Posted by Casper | Report as abusive

more US/UK soldiers have died in iraq and afghanistan that civilians who died on 9/11.

invading other countries has never produced a good outcome for anyone. bring the troops home as it’s a waste of time, lives and money…

the problem of east/west relations is a bit like palestine-israel… occupying their country isn’t going to win hearts and minds…

Posted by mark | Report as abusive

Obama’s whole approach to war, per se, is going bad. While the US should set an example by dismantling nuclear warheads, he goes and tells the whole world over the weekend that the US will retain the ‘stick’, instead of dangling a carrot. That’s very humble pie and Warm War behavior. If one bomb gets dropped, everybody will drop theirs. If nobody drops its bomb, nobody will want to drop their bomb. Why not simply dismantle as nobody really wants to drop a bomb and turn to using GM food as WMD ? Mark, many more people than 3000 have died in NATO attacks, the only difference, it was not in one building complex in one go, nor was a civilian aircraft used.

Posted by Casper | Report as abusive

Probably he has information that is too confidential for disclosure.
There is always the “what if” situation. What if withdrawal from Afghanistan leads to the next 9/11? What if sending more troops increase regional instability?


Obama will never win the war in Afghanistan unless he ousts the Kazai’s government. I have a best strategic plan for the war as I have studied the Vietnam war. There are many Kazai’s officials are making huge $$$ by selling information to their enemies. The US failed in Vietnam, because many seniors of US-Backed Sai Gon government worked for the Communist North. Secret intelligence that is crucial to defeat the enemy had been leaked to the North. The US should have to learn more from Vietnam, the future failure of the Afghan war will be the same. The US built government officials who were very poor in the past have become blind by the flow of US$ and aids. Kazai and his supporters benefited from this. What can we do? The best solution to it is to get rid of Kazai. If not give him a timetable of 5 years to build a trusted government for its people or he will be killed by his enemy. Additionally, the US should conduct a survey to understand the wish of Afghan people as without the support of the local people, the failure is inevitable. The communist won the war in many countries because they spread the ideology of “people are the owner of the country” not the rich. Bring the people to the table, the US will win.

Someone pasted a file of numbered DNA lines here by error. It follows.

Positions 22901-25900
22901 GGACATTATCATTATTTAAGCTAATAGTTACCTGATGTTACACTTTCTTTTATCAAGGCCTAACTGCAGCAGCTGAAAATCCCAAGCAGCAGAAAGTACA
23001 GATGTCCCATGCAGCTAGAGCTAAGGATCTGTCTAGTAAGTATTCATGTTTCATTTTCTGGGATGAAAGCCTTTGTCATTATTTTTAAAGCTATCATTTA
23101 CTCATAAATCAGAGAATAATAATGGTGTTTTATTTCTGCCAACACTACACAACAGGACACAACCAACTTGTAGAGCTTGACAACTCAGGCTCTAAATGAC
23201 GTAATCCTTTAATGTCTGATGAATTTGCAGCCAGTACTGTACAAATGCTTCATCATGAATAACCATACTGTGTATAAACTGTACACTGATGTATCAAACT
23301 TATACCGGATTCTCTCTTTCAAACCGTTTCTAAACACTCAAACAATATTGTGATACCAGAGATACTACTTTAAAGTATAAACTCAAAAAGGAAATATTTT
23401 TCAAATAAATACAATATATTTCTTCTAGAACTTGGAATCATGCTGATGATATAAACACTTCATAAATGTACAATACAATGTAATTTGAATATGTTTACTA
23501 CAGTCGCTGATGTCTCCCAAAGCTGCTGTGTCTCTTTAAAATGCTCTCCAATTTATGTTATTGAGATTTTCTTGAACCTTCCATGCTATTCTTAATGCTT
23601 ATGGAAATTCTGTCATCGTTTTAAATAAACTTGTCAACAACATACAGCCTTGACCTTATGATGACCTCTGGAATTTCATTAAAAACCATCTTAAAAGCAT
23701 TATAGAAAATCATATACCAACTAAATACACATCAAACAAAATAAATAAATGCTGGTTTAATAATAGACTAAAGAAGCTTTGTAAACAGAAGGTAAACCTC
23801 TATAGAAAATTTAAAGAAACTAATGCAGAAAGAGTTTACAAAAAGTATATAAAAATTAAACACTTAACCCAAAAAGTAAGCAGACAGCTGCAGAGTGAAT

Posted by Tri Nguyen | Report as abusive

The war in Afghanistan has stopped being a practical matter of securing American freedom (not that it ever was). It has turned into a political quagmire. No matter what the president does he will be criticized. And if that’s going to be the case anyway, then better to take the criticism while sparing the blood of our protectors.

His enemies will attack his actions and point out all of the reasons getting out is a bad idea. But at least there will be no more American blood being spilled just
because old men don’t know how to get along.

First America needs to take the log out of its own eye before it can see clearly enough to remove the specks from the eyes of other nations.